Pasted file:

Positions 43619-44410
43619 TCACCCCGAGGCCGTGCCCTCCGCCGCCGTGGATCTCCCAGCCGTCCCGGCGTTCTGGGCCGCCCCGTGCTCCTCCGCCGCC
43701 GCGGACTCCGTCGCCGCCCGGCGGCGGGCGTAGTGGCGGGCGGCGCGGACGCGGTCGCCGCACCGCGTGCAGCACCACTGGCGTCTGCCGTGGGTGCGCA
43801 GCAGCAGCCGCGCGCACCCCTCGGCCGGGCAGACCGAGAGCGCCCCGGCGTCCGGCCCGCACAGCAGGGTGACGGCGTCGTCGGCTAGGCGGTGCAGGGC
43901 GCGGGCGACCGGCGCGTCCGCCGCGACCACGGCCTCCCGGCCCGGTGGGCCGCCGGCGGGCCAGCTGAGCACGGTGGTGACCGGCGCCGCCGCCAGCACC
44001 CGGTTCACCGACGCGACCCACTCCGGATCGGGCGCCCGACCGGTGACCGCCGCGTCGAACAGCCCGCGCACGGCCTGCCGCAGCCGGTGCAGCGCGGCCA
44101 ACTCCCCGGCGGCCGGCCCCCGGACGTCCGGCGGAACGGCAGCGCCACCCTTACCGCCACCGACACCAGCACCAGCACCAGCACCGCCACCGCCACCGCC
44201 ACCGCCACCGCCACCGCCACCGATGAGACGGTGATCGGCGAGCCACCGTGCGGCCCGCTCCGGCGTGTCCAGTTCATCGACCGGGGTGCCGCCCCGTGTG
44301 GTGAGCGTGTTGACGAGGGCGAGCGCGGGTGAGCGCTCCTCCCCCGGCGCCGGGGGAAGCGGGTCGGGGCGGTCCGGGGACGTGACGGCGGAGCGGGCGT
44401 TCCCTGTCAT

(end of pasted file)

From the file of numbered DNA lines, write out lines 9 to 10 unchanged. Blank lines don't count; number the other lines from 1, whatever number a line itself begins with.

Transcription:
44301 GTGAGCGTGTTGACGAGGGCGAGCGCGGGTGAGCGCTCCTCCCCCGGCGCCGGGGGAAGCGGGTCGGGGCGGTCCGGGGACGTGACGGCGGAGCGGGCGT
44401 TCCCTGTCAT